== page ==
Crude is lower O/N ($134.38 down -22c). Crude oil continues its downward spiral after yesterdays surprising EIA report. Inventories jumped +2.95m barrels to 296.9m last week vs. an estimated -2.2m (conspirators would say the US government is releasing emergency supplies). With Bernanke saying that risks to US expansion and inflation have risen can only aid in crudes short term softening. Geo-political insurance premium have also eased with rumors of US diplomats to broker nuclear negotiations with Iran and Israel. This has tempered trader’s speculations that Israel may attack OPEC’s second biggest oil producer. Gas inventories rose +2.47m barrels to 214.2m vs. an expected decline of -800k w/w. Inventories of distillate fuel (including heating oil and diesel), gained +3.19m barrels to 125.7m. The overall report should continue to be very bearish at least until next week. Gas consumption averaged 9.3m barrels a day over the period, down -2.1%, y/y. The market is starting to factor a ‘deeper recession’ taking a firm grip and by default unsettling future demand. Let’s hope this report is not a one week phenomena. Markets, traders and investors need a break. Gold eased yesterday ($964) as equity markets found some traction with the ‘black gold’ falling despite higher US CPI data that should have boosted the appeal of the ‘yellow metal’ as a hedge against inflation.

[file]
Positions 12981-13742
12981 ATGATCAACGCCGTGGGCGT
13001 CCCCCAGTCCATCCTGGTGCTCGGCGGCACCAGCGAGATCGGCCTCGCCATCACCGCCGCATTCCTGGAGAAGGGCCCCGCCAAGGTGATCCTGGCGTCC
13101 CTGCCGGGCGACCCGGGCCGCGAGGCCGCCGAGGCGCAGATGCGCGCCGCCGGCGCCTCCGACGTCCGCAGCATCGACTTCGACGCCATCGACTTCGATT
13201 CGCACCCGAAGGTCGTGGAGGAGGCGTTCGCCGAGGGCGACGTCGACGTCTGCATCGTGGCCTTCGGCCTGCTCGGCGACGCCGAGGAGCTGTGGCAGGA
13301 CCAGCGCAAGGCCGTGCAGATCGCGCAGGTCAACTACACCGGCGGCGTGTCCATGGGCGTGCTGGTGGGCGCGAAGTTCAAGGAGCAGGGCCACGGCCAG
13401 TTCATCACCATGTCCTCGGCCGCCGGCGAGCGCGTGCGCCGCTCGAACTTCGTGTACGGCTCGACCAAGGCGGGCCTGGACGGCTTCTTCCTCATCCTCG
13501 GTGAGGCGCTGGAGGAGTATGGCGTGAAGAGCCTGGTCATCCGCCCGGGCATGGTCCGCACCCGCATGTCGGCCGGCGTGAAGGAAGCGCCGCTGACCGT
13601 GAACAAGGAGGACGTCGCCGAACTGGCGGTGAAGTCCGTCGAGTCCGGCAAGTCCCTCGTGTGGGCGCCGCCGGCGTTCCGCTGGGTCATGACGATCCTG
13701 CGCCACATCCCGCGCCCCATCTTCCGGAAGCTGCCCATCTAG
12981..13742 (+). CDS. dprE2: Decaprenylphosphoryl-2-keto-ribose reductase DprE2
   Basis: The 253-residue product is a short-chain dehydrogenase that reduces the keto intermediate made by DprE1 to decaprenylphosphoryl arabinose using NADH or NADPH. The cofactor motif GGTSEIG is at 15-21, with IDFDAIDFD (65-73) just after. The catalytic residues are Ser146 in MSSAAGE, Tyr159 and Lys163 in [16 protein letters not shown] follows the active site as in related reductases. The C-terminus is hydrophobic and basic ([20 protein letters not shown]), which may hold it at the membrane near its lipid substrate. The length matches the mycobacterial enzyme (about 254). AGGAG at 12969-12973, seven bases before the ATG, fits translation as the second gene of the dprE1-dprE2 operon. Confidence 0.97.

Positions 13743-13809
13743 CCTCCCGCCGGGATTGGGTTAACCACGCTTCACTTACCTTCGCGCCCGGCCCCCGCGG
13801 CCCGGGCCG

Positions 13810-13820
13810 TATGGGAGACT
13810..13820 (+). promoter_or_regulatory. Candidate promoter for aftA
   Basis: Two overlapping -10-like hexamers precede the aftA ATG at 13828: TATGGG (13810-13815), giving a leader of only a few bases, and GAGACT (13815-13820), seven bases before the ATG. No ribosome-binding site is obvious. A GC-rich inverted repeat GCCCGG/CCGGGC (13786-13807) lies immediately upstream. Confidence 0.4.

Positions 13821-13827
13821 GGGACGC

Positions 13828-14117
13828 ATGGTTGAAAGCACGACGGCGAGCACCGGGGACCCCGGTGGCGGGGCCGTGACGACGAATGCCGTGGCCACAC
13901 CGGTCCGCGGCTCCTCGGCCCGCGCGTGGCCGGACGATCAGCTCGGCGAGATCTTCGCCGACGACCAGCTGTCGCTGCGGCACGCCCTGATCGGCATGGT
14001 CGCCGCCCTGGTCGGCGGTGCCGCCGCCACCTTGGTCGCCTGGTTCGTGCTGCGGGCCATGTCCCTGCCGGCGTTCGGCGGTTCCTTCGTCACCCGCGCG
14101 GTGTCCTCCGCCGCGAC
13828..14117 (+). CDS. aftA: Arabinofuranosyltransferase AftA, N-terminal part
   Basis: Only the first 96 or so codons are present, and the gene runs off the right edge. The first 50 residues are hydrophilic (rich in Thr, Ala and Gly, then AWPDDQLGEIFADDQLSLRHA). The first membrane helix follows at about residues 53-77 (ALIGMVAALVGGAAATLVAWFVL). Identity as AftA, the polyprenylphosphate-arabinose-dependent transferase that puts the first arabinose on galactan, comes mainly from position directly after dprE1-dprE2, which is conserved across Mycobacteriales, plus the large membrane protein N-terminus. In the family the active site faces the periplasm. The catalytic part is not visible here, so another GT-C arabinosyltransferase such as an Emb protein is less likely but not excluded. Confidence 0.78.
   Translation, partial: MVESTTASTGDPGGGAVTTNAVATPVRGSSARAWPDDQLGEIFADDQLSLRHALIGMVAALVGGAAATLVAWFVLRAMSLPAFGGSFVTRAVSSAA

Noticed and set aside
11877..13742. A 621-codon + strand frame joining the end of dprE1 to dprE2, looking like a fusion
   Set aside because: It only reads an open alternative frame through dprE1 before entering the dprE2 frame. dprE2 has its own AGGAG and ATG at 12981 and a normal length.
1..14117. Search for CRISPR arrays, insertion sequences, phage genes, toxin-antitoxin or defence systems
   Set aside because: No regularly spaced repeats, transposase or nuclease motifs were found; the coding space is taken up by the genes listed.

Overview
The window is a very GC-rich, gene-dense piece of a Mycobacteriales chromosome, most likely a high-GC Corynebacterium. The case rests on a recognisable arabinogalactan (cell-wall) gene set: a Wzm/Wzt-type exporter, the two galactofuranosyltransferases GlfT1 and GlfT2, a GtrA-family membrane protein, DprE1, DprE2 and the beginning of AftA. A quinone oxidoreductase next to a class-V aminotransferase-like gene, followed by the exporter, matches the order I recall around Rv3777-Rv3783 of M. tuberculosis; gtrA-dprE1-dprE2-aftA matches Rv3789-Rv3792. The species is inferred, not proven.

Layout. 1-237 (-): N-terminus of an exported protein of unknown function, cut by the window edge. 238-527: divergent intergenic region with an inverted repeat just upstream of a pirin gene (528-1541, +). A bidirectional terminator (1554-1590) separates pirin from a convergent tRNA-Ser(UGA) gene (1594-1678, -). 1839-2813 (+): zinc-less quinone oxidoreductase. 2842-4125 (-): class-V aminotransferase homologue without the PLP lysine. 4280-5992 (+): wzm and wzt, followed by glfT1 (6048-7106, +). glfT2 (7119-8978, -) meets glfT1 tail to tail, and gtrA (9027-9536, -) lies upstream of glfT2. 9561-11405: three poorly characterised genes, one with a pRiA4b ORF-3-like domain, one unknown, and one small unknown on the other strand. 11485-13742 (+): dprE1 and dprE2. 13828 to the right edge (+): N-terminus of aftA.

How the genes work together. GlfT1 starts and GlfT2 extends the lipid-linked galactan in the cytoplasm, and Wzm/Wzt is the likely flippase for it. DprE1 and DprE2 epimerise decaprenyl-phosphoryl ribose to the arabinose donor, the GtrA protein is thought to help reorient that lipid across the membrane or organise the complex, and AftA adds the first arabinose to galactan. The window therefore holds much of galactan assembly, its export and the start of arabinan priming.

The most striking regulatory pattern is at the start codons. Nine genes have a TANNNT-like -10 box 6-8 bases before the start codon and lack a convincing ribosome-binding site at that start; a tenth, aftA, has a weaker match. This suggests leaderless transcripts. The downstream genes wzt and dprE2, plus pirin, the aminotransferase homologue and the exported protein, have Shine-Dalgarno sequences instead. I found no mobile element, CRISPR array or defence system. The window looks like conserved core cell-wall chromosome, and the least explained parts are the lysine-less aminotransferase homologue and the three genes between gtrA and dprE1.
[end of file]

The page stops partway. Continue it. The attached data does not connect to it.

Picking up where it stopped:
The Nikkei closed at 12,887 up +127. The DAX index in Europe was at 6,215 up +60; the FTSE (UK) currently is 5,222 up +71. The early call for the open of key US indices is lower. Yields of the US 10-year bond backed up 10bp yesterday (3.92%) and are little changed O/N. Treasury prices fell after yesterdays US CPI data, inflation jumped much higher than anticipated. The curve continued to steepen (152) due to the immediate uncertainty that surrounds financial institutions and the fact that traders are betting with the Fed’s hands tied they will not be hiking borrowing costs anytime soon.